Part Two: Stress & It’s affects

Welcome back to Dr. Hebdon’s 3-part series on stress. Last blog we talked about briefly what stress is and what causes stress within the nervous system. Now we are going to discuss what happens to the body when we have stress.

So, continuing about the sympathetic nervous system and stress.

When we continually have stressors in our world: work, traveling, the new or other world events, we are engaging our sympathetic nervous system. When we feel fear or anger a lot happens in our bodies. For example, our nervous system decides that we need to quicken our heart rate, and that we need to quicken our breathing. Our blood vessels constrict to drive blood to important organs. This also causes our blood pressure to increase. Blood and energy are shunted away from organs that will not be used. That includes our digestive and reproductive organs. Because let’s face it, we will not be needing these if we are about to fight another animal or human that is a danger to us. Another thing that happens is that our blood glucose increases. This occurs because we need more energy to vital organs like our heart and our muscles so we can prepare to run if need to.

This is normal. However, if we are put into this state over and over, this is disruptive. Imagine if a few times a day we are shunting blood away from our digestive system and overloading our vessels with sugar while simultaneously increasing our blood pressure. We are not meant to have this be our normal. It is when we do this repeatedly and the parasympathetic nervous system or rest and digest becomes very out of balance with the sympathetic that we get chronic stress and subsequently disease pathology.

Have you ever heard that if you have higher stress, you are at more risk for stroke or heart disease? This is exactly why. There are many other diseases associated with stress and chronic stress including:

  • Diabetes
  • Cardiovascular disease
  • Infertility
  • IBS, and other digestive disruptions
  • Lung pathologies including sinus and allergy related
  • Autoimmune diseases, and decrease immune response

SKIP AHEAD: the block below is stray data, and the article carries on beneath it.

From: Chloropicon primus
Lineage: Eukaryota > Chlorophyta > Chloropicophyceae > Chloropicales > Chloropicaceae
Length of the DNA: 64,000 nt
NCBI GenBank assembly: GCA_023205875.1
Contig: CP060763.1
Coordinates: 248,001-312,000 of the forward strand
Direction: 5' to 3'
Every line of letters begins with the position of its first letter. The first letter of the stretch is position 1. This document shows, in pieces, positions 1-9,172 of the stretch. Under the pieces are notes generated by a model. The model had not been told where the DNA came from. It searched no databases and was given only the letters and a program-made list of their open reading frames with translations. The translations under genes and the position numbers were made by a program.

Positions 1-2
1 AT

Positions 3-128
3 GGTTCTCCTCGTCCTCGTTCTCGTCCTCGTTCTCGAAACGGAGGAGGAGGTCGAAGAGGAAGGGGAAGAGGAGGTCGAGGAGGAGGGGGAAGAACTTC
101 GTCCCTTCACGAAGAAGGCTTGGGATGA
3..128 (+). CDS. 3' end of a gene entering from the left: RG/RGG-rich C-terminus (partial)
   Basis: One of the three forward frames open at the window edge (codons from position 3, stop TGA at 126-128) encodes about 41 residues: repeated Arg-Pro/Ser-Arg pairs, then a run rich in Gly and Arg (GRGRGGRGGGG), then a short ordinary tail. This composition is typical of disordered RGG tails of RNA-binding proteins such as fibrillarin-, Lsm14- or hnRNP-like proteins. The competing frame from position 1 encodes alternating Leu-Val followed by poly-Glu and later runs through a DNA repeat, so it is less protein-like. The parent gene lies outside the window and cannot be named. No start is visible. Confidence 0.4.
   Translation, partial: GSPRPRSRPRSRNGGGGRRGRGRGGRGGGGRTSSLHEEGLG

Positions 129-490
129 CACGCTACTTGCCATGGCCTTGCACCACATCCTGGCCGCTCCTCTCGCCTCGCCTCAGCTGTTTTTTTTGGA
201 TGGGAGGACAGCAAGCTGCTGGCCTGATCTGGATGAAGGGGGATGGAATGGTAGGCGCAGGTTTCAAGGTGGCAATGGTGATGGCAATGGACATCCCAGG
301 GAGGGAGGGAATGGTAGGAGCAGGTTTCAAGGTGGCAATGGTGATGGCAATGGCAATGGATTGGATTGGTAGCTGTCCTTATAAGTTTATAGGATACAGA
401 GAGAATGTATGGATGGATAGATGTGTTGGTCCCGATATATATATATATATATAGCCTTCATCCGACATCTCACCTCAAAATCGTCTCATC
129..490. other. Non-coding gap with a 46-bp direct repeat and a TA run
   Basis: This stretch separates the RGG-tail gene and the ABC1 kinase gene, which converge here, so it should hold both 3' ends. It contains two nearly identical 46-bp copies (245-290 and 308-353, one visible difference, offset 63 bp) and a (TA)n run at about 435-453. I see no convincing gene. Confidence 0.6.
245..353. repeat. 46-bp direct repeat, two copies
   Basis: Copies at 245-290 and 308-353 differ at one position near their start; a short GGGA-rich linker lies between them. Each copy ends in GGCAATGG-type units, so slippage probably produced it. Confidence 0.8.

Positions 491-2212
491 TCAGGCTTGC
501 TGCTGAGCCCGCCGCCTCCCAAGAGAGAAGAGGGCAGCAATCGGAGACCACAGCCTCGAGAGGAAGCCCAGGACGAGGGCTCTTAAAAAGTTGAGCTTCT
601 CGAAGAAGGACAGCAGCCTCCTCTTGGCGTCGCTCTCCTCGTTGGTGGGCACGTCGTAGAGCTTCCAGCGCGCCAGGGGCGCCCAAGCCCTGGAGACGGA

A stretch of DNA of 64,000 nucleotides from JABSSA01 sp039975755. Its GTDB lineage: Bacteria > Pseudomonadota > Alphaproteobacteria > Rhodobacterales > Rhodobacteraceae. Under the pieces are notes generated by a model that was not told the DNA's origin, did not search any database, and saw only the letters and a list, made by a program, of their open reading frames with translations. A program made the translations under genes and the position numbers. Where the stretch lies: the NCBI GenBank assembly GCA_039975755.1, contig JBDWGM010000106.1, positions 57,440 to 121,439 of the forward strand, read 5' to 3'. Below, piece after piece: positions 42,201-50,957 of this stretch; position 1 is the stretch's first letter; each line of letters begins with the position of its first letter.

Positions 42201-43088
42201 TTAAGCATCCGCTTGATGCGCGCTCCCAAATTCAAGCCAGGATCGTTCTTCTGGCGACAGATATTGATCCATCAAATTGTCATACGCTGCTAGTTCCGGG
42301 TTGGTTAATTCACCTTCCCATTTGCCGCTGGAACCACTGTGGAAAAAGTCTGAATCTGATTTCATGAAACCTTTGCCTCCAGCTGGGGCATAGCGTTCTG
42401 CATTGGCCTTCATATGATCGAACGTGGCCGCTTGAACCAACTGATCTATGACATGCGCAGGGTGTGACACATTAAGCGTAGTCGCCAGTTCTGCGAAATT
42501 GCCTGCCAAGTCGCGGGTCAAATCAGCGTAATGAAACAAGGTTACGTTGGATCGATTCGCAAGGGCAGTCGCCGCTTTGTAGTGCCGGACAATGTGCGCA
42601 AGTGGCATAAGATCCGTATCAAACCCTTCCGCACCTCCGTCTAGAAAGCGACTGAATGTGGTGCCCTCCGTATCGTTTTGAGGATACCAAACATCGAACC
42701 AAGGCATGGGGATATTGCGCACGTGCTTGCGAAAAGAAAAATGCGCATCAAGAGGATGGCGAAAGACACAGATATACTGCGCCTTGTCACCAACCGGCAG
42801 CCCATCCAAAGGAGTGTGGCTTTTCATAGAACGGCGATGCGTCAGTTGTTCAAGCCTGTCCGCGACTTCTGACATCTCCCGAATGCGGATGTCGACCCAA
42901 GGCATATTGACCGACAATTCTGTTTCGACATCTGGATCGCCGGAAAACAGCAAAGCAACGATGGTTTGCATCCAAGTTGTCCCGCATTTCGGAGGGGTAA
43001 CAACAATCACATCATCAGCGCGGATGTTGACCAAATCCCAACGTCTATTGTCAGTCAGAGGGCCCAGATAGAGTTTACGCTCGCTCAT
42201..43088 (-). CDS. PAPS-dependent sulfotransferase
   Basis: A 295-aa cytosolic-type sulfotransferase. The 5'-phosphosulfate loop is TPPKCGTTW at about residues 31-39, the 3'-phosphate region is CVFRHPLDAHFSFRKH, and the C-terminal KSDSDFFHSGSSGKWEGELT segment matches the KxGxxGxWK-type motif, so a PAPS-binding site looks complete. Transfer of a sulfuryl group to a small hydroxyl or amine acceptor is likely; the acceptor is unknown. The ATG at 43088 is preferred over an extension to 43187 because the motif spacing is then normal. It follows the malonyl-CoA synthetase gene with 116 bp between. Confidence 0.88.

• Increased symptoms of menopause, and increased symptoms of premenstrual
  • Skin rashes and acne
  • Sleep disturbances and tiredness
  • And this is just to name a few!

As a chiropractor I love to adjust my patients. But this is not all that I do. I also like to look at what the patient is doing outside of my office to their life to change their nervous system function and the other organ systems. This includes trying to give strategies to lower stress so that certain diseases never happen.

In the last part of this three-part blog series, we will look at ways that you can make your life less stressed. Stay tuned!

References

Salleh M. R. (2008). Life event, stress and illness. The Malaysian journal of medical sciences : MJMS, 15(4), 9–18.
Everly, G.S., Lating, J.M. (2013). The Anatomy and Physiology of the Human Stress Response. In: A Clinical Guide to the Treatment of the Human Stress Response. Springer, New York, NY. https://doi.org/10.1007/978-1-4614-5538-7_2
Vingerhoets, A. J. (1985). The role of the parasympathetic division of the autonomic nervous system in stress and the emotions. International Journal of Psychosomatics.
Muscatell, K. A., & Eisenberger, N. I. (2012). A social neuroscience perspective on stress and health. Social and personality psychology compass, 6(12), 890-904.
Cannon, W. B. (1953). Bodily changes in pain, hunger, fear, and rage. Boston, MA: Branford.
Everly, G. S., Jr. (1979a). Strategies for coping with stress: An assessment scale. Washington, DC: Office of Health Promotion, Department of Health and Human Services.

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